12. This is my favorite of the week 2 readings. I enjoyed the biological discussion of how the brain processes memories on page 1120. Certainly, all of history is a memory.

  13. I was especially taken with Thelen’s concept that “memory…is constructed, not reproduced.” And that that construction is made in some context. Apropos of our study of “On the Waterfront,” I am reminded of a sequence in a PBS documentary about Kazan and Arthur Miller: Both when they wrote about their meeting when Kazan told Miller that he (Kazan) was going to testify before HUAC remembered exactly the same what the weather was like and so many of the physical details. But the substance of their discussion was 180 degrees apart. Kazan remembers that Miller told him that whatever he did would be alright with him because he knew Kazan’s heart was in the right place. Miller remembers that he was saddened because he felt in testifying Kazan wasn’t being true to himself. This episode, for me, represents what Thelen’s thesis is relative to memory and history. And I think that holds true for the “collective memory” as well. And I agree also with Thelen that we “mobilize” our memories to resist change and “appeal for popular support” by “claiming the sanction of the past.” The past as we selectively remember it, of course.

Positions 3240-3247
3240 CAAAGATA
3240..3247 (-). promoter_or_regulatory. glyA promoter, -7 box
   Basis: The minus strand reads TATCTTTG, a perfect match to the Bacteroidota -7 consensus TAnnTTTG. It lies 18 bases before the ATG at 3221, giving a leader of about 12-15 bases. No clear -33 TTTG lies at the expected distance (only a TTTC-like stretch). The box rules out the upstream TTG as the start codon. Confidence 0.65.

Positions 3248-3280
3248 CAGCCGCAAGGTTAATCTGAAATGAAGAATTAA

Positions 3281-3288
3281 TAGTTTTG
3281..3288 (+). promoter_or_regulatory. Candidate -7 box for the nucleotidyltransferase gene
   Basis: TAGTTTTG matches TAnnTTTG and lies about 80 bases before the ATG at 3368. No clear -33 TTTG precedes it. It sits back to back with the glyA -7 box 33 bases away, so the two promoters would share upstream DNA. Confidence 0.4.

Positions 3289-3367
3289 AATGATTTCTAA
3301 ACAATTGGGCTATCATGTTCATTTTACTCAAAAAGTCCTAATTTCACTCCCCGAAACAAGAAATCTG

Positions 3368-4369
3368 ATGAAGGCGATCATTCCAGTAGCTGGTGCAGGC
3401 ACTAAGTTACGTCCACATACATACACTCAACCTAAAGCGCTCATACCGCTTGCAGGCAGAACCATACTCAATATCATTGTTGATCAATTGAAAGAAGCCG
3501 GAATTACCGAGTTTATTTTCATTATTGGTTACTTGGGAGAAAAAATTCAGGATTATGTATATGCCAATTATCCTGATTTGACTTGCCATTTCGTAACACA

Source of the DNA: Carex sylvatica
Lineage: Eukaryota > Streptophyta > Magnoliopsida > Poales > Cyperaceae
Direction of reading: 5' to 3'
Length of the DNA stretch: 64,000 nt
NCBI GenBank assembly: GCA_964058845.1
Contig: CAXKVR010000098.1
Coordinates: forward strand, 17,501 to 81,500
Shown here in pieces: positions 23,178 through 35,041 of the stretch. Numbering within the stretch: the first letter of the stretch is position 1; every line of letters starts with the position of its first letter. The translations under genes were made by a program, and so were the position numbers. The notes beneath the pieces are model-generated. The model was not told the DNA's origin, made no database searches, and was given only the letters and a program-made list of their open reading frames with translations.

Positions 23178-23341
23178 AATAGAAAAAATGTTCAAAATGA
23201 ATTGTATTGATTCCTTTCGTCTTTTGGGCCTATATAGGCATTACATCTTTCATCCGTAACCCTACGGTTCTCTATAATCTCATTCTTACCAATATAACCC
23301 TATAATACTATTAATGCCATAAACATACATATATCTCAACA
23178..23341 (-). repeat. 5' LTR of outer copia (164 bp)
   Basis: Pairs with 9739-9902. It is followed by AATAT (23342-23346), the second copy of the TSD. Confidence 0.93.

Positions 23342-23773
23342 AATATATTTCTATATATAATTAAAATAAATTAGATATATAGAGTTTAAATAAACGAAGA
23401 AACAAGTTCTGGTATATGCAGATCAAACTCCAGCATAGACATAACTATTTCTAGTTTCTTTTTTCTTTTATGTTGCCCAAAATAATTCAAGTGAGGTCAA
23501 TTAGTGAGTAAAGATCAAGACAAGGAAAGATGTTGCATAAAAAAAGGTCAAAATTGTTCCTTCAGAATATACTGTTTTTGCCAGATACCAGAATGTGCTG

14. Pingback: Returning: Shulberg’s “The Waterfront Revisited” | Rediscovering Brooklyn: A Local Tour De Force